Holothuroids of family Cucumariidae are known to brood their young, and several species from Southern Oceans present different brooding mechanisms, indicating the heterogeneity of this family in this regard. Since few reports analyze the brooding in this family, we studied the reproduction and development of brooders, in the cucumariid Cladodactyla crocea (Lesson, 1830), based on samples taken on several cruises between 38° and 55° up to 1738 m depth, from September 2009 to October 2016. Brooder specimens develop a dorsal marsupium where uncleaved eggs of about 0.94 mm are released in the fall and brooded, until juveniles are released in the following spring. Unreleased eggs of about 0.93 mm were also found in the fall, in the gonads. In addition, in the spring samples, we found ten specimens with 15 cleaved eggs of about 1.1 mm and 34 specimens with 2–35 brooded juveniles, in adults of 14.0–20.0 mm of length. Several adults had up to three different developmental stages at the same time: young pentactula (about 1.6 mm), pentactula (about 1.8 mm), and early juveniles (about 2.2 mm). The external brooding behavior of C. crocea is consistent with the observations made for other species of Cucumariidae in South America and Antarctica. Brooding is a common feature in species of Cucumariidae from the Southern Hemisphere. External brooding is common in South America and Antarctica specimens, while internal brooding has multiple examples in Australia and New Zealand. These different brooding strategies are discussed after the observations made in C. crocea.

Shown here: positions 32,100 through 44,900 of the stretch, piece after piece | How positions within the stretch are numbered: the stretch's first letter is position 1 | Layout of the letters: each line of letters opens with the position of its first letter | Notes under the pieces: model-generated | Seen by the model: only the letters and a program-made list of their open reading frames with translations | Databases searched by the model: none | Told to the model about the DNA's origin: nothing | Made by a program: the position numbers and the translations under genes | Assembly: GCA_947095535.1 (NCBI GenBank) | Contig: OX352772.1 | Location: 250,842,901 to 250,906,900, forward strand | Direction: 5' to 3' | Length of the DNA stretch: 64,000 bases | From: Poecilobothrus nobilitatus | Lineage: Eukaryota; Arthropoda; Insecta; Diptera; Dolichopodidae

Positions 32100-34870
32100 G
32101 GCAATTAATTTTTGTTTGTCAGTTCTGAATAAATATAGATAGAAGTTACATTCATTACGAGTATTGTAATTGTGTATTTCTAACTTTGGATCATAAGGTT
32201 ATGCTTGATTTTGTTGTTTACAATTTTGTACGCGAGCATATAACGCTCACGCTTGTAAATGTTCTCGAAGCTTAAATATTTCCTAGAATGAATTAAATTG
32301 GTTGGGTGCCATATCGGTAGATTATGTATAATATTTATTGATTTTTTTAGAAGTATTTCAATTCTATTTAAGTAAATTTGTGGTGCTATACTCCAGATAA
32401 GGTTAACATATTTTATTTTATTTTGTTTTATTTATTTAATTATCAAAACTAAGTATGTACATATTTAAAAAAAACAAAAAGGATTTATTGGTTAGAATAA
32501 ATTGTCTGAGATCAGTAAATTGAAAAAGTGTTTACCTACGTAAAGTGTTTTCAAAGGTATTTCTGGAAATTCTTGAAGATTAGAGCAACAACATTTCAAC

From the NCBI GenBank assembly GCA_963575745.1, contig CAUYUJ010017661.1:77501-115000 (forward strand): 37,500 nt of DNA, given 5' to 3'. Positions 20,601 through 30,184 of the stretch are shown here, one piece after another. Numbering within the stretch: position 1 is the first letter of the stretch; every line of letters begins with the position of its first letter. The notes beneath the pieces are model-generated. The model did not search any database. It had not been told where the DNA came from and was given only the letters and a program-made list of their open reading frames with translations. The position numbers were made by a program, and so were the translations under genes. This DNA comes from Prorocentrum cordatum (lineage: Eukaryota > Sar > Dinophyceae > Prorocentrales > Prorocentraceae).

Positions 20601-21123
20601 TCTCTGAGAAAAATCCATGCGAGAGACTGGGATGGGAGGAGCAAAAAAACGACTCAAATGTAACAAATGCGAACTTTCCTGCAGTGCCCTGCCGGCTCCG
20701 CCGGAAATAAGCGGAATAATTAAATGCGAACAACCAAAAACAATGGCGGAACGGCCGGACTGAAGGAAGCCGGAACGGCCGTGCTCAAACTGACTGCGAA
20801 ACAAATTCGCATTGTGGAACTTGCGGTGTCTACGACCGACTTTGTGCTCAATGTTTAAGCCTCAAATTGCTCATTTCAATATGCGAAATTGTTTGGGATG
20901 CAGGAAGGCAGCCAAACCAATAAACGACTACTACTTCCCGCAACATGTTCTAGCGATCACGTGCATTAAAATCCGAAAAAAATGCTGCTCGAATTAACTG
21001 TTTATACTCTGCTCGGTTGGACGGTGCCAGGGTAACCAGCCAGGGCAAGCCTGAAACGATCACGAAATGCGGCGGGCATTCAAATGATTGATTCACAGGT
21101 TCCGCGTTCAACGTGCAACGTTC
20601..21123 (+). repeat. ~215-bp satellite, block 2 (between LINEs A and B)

Polar Biology – Springer Journals
Published: Feb 15, 2018
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